By Bill Wilcox
Alright this is January, and the tournament year is just around the corner. The south Texas circuits will start this month as well as some held on hot-water lakes in warmer areas.
The boat shows have all been catching everyone's attention. It's a great way to see what's new and different in the world of fishing. With the slow economic times, boat and tackle manufacturers and dealers have been having some great promotions that will really benefit fishermen. If you're in the market for a new boat, now will be the time to take advantage of these promotional offers.
Going to the shows will get you excited, but enthusiasm alone won't put any fish in your boat so let's get down to the business at hand, your tournaments. You need to channel that excitement into preparation for the coming year.
There is one technique that most Honey Hole tournament anglers, and in fact most tournament anglers in general, will never use. This technique doesn't even require your boat or tackle - just a couple of hours and a good map of the lake where your next event will be held.
This technique is called "aerial scouting" and it's the ultimate method for eliminating non-productive water and possibly finding productive water. It will take some pre-planning ahead of time. You can't just show up at the airport and hop on a plane. You wouldn't want to anyway. Not all pilots are equal.
Here are a few guidelines that will help you with your preflight checklist.
The first item is the pilot. I check with small, local airports for pilot training schools. I've flown takes for over 20 years and the best bet is to hire an instructor. These people naturally have the most experience and flight time. Unless you know a good pilot, try an instructor. I've flown several dozen times in Michigan, Florida, and Texas and have found instructors to be the best choice.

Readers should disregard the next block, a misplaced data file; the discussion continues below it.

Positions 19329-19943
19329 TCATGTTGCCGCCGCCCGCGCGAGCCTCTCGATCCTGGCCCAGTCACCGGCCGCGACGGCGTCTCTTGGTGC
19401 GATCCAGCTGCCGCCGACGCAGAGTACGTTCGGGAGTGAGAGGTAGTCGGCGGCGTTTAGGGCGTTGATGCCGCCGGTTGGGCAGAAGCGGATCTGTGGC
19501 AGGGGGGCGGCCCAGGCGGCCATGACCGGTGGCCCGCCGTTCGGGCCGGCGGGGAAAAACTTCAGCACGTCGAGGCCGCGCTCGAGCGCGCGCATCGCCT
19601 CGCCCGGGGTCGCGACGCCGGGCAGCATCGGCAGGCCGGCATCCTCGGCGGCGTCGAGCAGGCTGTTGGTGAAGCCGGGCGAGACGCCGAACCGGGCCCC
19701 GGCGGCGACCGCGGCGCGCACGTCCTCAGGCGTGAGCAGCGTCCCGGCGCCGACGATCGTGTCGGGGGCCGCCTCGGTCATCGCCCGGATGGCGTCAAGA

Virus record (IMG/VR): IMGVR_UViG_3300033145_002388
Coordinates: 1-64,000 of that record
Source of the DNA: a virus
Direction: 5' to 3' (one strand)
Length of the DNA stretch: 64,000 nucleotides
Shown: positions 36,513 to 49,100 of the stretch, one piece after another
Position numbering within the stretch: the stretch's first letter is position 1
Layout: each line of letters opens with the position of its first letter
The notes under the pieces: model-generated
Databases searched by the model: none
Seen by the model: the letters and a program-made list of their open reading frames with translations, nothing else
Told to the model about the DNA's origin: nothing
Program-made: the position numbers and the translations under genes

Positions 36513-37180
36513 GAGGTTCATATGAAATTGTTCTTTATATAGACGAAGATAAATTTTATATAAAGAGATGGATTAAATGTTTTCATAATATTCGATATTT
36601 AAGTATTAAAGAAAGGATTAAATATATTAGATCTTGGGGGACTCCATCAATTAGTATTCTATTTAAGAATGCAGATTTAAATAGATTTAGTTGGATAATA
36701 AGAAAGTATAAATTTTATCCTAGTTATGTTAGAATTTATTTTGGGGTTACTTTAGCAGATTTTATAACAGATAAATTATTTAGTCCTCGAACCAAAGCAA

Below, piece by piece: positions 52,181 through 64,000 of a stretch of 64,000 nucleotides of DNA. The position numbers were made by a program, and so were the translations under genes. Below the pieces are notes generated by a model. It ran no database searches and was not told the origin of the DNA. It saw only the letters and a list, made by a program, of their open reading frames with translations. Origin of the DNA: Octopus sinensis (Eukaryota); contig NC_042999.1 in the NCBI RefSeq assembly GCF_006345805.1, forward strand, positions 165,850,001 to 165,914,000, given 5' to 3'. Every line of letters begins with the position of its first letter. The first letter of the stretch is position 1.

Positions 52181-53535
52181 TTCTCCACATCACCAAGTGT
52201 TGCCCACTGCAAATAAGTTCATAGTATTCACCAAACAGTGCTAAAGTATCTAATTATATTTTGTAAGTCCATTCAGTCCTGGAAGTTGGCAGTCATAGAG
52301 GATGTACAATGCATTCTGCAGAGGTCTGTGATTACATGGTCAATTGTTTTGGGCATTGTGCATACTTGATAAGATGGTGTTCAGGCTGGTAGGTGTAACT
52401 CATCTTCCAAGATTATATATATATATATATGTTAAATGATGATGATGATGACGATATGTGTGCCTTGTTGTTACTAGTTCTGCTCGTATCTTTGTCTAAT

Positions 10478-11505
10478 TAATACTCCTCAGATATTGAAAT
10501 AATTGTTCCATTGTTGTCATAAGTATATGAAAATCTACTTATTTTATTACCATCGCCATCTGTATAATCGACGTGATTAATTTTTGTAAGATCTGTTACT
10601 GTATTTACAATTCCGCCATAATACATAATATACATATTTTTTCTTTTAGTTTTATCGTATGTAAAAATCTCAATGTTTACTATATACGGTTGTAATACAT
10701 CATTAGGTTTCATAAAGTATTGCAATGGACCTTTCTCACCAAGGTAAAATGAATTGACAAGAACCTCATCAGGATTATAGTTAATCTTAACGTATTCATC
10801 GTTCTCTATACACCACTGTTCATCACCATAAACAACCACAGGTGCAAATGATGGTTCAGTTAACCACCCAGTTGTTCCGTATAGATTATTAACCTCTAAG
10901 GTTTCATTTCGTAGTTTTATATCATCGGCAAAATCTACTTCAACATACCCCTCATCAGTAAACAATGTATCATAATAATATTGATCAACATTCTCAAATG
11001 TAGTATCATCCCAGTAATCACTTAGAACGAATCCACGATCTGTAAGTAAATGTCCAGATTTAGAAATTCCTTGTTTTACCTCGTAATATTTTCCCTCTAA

The most limiting factor facing you is time. Aerial scouting will save you a lot of time. From the air you can see what's around the next bend in the creek, you don't have to wonder about it. You get the "big picture" of the lake within about an hour, when by water it might take you three days to cover all you want to.
You don't have to fly the whole lake. Just like if you were in your boat, eliminate water by season. In the spring don't waste your time on the main lake. In summer forget the shallow flats. You'll be surprised at what you can see from the air. Grass beds are very easy to see. In the spring on a clear day, spawning beds are readily visible from the air - so are muddy areas. I can hear what you're thinking right now, "This isn't a BASS tournament. This is a Honey Hole "Top 40" team event. I'm not fishing for $100,000.00. I'm fishing one day for $2,000.00."
That's the misconception of aerial scouting. It's cheaper than you might think. Most pilot schools charge from $75 to $100 an hour. Most lakes can be flown in less than two hours. The planes are four-seaters - so find two other anglers and split the cost.
When you add it up, the price will be less than one tank of boat gas, certainly less than the amount of time you'd have to spend seeing it all in a boat, and you can see the whole lake if you wish. Aerial scouting is a more productive technique for Honey Hole anglers than professional fishermen. Let's face it. I usually can spend 10 to 20 days on a body of water pre-fishing, whereas you might be able to have a couple of weekends.
Aerial scouting will never replace time spent on the lake, but it can make the time you do spend more productive. Add it to your tournament arsenal and bring more fish to the scales.
See you at the boat shows and on the water. Good luck and God Bless.
Bill Wilcox is sponsored by Ranger Boats, Yamaha Outboards, MCMC, BG Products, Pro Rule, Johnson Fiberglass, Brown's Automotive, Continental Batteries, Kistler Rods, Swamp Hog Lures, Strike King Lures, and Fun-n-Sun Sports Center.